Adobe, the firm behind various popular software programs and tools, has found that its software compiler is no longer compatible with the iPhone operating system (OS) after version 4.0 launched.
A bar on the company's titles follows the introduction of new rules instigated by Apple that insist that developers code any iPhone-based software in the platform's native programming language.
This means that any programs which work to translate existing software will no longer result in full compliance, leaving Adobe out in the cold.
Adobe is set to premiere its latest professional version of Flash later in the month and had been promoting the fact that developers can easily translate flash-based games and apps into a language that the iPhone can understand using the new software.
Adobe and Apple have been on poor terms recently and Apple's Steve Jobs has referred to Flash as "buggy" in explaining the fact that neither the iPhone nor the iPad have native support for Adobe's flagship product.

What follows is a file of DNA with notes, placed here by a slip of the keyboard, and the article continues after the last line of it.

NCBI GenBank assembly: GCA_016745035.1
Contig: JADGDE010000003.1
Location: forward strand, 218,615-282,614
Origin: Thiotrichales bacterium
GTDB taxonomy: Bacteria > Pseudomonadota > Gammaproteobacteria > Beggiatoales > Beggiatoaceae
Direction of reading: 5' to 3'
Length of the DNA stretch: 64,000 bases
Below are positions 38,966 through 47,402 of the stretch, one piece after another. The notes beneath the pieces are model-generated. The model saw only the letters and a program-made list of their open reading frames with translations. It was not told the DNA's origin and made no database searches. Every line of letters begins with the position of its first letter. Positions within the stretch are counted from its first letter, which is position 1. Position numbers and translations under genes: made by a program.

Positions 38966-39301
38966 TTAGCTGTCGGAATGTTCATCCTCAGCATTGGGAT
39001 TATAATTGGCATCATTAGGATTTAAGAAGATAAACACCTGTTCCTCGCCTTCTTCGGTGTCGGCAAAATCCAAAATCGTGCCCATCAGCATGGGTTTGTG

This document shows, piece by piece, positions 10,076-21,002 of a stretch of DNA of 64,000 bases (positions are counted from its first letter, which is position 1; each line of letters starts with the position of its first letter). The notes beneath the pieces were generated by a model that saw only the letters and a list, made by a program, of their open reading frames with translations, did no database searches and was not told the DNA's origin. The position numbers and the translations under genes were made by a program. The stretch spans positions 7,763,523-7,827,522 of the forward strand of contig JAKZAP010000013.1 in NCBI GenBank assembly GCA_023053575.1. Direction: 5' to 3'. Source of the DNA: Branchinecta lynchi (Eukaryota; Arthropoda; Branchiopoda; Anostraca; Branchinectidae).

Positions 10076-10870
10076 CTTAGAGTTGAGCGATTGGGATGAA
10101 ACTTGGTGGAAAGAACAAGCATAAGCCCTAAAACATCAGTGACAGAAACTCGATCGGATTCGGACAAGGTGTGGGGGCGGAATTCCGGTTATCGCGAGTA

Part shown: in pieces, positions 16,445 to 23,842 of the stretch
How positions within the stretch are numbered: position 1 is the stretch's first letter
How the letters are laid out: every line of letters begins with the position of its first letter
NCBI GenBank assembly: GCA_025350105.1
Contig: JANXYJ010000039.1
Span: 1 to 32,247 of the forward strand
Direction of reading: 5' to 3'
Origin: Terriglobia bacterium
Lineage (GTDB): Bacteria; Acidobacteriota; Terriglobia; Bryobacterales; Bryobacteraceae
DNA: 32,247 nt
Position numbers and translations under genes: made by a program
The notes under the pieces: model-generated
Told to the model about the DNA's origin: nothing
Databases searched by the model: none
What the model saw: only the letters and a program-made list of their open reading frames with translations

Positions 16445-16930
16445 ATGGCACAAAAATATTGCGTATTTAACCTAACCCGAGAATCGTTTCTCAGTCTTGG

"We are aware of Apple's new software development kit language and are looking in to it. We continue to develop our Packager for iPhone OS technology, which we plan to debut in Flash CS5," commented an Adobe spokesperson.
The ripples of the feud reach far across the industry, as many larger developers had been relying on the iPad and iPhone supporting Flash in the future in order to create next-gen apps for the platform.
Part of Apple's stance in relation to Adobe and Flash is based on the fact that, by restricting developers to using an iPhone-specific programming language, it is making it harder for cross-platform editions of apps to be launched on competitors' smartphones.